A Senate panel approved a bill to reduce pollution from the Capitol Power Plant. Built almost a century ago, the power plant generates steam and chilled water that is piped to the Capitol and nearby Senate and House office buildings for heating and air conditioning. The plant burns coal as well as natural gas and some heating oil. Sanders, a member of the Environment and Public Works Committee and the chief sponsor of the most far-reaching bill to reverse global warming, voted for the bill to curb emissions from the Capitol Power Plant. The legislation is part of a package of "green government" bills that were advanced by the committee on Wednesday.
The power plant bill, which now goes before the full Senate, would establish a $3 million, two-year program under the Environmental Protection Agency to reduce carbon dioxide emissions from the plant. Located about four blocks south of the Capitol, the plant burned more than 17,000 tons of coal last year. In the process, according to a congressional report, about 60,000 tons of CO2, a major contributor to global warming, belched out of the smokestack.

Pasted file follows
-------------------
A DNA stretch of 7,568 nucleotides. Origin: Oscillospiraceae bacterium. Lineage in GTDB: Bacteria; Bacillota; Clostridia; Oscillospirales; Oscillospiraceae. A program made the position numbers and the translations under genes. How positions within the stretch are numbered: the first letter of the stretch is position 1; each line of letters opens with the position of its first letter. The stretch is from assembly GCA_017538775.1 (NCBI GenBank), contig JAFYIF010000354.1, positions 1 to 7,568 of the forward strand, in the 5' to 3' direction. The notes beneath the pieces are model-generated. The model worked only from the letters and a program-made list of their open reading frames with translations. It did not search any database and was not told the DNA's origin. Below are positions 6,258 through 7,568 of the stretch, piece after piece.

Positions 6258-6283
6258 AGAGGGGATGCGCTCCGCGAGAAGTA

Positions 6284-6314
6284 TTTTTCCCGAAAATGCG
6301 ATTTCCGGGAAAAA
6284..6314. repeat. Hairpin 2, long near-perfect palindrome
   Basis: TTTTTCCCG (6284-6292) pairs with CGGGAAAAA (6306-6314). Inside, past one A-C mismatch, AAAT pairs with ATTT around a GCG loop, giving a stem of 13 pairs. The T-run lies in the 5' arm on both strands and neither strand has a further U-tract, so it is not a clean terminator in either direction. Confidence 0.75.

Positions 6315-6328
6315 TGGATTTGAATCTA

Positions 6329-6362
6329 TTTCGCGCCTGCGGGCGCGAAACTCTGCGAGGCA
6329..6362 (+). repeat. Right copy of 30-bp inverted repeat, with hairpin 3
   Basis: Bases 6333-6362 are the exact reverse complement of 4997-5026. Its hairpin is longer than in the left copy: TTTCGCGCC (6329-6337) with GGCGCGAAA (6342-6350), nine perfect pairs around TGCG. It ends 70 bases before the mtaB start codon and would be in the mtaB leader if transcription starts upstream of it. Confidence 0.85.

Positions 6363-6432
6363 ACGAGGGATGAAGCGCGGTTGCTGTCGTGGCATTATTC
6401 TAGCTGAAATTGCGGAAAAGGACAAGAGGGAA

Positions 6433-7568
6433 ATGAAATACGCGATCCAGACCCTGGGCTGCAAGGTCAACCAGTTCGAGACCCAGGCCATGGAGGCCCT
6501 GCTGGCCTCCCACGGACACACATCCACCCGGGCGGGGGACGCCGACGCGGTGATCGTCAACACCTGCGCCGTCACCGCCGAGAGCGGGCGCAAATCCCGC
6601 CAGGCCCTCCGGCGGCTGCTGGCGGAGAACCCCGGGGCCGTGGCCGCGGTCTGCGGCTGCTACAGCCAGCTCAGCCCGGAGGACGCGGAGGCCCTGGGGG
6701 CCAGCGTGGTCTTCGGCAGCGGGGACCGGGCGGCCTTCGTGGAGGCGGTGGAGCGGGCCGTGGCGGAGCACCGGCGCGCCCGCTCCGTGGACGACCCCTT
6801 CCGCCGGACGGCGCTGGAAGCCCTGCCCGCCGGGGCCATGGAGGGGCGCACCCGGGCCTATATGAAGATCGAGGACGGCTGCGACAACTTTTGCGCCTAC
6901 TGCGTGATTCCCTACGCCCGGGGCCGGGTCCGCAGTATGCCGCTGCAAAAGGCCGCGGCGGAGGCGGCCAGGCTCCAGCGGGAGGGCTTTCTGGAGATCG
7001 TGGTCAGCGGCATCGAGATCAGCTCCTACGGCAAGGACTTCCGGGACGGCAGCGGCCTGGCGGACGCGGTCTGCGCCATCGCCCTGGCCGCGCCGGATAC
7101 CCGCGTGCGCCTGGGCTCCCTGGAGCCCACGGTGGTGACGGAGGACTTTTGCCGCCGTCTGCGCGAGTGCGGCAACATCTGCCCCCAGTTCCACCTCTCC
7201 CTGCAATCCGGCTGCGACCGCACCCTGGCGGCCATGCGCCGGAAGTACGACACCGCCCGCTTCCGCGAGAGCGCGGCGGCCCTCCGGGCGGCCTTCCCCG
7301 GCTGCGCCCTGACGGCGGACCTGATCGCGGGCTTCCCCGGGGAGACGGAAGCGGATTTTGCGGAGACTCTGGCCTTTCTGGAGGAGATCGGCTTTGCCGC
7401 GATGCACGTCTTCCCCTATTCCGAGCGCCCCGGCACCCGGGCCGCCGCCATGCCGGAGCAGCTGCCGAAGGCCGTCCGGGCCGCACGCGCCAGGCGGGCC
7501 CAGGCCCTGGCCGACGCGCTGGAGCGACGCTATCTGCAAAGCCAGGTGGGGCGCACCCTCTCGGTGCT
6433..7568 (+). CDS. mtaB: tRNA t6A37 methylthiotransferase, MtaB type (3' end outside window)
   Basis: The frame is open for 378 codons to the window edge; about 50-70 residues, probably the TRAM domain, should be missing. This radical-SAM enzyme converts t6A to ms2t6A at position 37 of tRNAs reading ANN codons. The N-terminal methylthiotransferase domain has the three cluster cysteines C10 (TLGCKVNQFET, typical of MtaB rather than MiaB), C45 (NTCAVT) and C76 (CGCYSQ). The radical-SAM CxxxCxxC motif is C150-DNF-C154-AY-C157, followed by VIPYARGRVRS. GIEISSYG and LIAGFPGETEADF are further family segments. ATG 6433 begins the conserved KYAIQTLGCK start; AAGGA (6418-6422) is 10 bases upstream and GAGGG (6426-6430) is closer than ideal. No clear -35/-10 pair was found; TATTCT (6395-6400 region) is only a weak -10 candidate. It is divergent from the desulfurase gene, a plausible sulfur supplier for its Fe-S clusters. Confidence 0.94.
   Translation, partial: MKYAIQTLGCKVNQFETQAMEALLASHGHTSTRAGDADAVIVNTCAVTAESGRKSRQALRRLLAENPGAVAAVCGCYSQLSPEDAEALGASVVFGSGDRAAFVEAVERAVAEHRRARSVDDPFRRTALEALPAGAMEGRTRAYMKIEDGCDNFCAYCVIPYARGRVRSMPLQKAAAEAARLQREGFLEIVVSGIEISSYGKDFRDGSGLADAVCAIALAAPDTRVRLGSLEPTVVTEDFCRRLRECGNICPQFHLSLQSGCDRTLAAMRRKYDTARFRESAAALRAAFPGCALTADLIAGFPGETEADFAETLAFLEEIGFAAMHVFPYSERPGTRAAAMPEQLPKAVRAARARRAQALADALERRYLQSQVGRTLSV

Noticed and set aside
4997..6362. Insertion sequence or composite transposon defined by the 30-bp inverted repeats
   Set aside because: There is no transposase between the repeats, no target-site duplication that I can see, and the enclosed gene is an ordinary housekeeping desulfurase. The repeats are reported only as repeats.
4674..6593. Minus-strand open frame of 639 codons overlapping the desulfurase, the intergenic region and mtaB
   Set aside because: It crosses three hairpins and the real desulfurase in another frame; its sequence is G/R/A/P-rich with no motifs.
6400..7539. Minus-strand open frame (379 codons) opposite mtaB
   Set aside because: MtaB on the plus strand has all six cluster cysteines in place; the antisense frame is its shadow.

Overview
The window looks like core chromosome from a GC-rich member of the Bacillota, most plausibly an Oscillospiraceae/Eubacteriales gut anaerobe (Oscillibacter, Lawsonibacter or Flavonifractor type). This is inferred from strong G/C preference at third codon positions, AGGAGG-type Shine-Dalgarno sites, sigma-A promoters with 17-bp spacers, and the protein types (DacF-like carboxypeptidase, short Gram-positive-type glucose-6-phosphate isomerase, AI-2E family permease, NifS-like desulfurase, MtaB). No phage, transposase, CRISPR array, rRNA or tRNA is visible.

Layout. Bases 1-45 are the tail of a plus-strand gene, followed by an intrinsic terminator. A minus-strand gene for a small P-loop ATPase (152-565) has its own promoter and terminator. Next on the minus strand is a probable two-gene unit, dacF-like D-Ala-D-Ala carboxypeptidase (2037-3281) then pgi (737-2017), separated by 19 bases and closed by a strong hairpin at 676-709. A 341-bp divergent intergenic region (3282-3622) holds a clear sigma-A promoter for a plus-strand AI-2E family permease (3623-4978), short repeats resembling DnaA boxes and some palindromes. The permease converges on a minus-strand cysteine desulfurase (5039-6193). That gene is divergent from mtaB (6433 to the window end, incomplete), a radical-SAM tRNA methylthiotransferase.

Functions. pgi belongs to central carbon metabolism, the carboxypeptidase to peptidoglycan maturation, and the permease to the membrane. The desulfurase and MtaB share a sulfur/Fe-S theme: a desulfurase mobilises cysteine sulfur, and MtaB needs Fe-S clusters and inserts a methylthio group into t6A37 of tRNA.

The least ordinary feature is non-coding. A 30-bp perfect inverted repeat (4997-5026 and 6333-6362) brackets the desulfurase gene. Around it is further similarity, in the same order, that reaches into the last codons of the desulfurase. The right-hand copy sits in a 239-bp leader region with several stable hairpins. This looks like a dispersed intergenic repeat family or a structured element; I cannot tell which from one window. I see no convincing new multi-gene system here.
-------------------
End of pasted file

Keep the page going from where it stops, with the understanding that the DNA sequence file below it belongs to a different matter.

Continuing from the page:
The committee also approved a bill that would require the federal government to take steps to encourage the building of "green" government buildings and upgrade existing buildings to meet the highest standards for energy efficiency, indoor air quality and other environmental impacts. Another measure that cleared committee would authorize construction of a "solar wall" consisting of 25,000 photovoltaic cells on the roof of the Department of Energy headquarters in Washington, DC.
Another panel, the Energy and Natural Resources Committee, earlier approved legislation by Sanders that would give grants to states and cities for innovative programs to improve the energy efficiency. That legislation is part of an energy bill that the full Senate is scheduled to take up next week. Another Sanders provision would make grants to colleges and universities for innovative energy projects.